10. That sounds like a natural pickle---one where the acid is produced by natural fermentation (by some species of Lactobacillus) instead of brought in directly by vinegar. That being said, that's a sweet pickle! I've typically used 2 salt:1 sugar (to a 5% salt brine, therefore 2.5% sugar), if I even use sugar at all.
  11. With a case of persimmons running about $10, I'd love to hear more about this, too. Is David Chang's pickle a natural pickle or a vinegar pickle?
  12. Sounds like a fun experiment! I'm reluctant to do it, though, because with a bit of sugar and salt the whey makes a delicious drink in the morning, kind of like a light lassi. If I can remember, I'll save what drains off my yogurt cheese next time.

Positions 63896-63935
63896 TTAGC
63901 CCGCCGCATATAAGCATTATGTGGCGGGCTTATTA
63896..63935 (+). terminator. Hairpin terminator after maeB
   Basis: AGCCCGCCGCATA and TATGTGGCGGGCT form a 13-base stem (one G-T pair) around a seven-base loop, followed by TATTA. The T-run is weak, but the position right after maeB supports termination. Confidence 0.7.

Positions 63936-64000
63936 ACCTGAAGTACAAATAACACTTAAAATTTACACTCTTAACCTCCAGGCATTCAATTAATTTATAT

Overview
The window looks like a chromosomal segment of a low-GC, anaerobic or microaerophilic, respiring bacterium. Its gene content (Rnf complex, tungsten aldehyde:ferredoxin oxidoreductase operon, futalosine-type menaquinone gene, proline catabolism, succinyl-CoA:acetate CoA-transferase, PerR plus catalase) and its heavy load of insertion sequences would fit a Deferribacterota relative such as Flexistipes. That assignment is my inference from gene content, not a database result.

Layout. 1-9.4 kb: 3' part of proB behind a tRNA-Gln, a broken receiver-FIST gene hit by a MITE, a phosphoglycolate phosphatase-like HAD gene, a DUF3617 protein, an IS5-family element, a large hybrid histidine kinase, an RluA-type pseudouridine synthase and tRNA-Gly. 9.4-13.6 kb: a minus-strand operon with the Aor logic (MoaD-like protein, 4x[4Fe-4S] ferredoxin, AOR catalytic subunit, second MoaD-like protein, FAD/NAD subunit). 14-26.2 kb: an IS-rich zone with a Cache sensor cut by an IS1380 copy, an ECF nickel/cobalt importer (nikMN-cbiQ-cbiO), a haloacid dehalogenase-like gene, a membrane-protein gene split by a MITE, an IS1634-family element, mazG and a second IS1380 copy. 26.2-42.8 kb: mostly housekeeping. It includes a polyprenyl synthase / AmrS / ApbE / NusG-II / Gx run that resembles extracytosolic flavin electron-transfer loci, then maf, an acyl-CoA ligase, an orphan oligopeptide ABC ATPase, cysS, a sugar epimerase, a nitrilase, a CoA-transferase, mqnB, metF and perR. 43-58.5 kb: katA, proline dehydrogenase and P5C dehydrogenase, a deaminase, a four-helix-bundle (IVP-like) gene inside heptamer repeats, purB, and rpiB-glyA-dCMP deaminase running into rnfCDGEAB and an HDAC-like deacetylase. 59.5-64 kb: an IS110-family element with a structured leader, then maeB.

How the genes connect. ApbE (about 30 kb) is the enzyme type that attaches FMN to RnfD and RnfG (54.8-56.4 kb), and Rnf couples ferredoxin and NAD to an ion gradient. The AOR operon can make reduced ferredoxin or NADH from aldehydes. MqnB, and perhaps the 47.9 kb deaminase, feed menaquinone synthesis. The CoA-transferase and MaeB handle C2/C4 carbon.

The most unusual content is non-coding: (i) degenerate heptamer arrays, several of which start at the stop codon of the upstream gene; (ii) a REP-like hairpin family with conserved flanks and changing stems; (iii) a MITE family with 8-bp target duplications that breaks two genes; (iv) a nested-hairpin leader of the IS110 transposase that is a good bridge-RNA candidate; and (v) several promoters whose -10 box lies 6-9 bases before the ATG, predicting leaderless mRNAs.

13. I make half-gallon batches, turning half into yogurt cheese and half into breakfast. I salt the former, and it tends to last quite a while. The latter usually doesn't make it beyond two weeks, but it's still fine at the end of that. By way of contrast, I follow rudimentary sanitation conditions and start with raw milk, though I do take the milk to a boil before cooling and pitching.
  14. Yep, those are collagen. I used them for my first few projects, when I was making kosher sausage with my father. They work great and store easily, but I miss the "snap" of natural casings. Definitely less trouble, though. I think they're also (slightly) more expensive than natural.
  15. Well, you might not want too good of a sniff. Even well preserved, those casings don't smell like roses! I've kept salt preserved hog casings in water to no ill effect, though I used them within six months.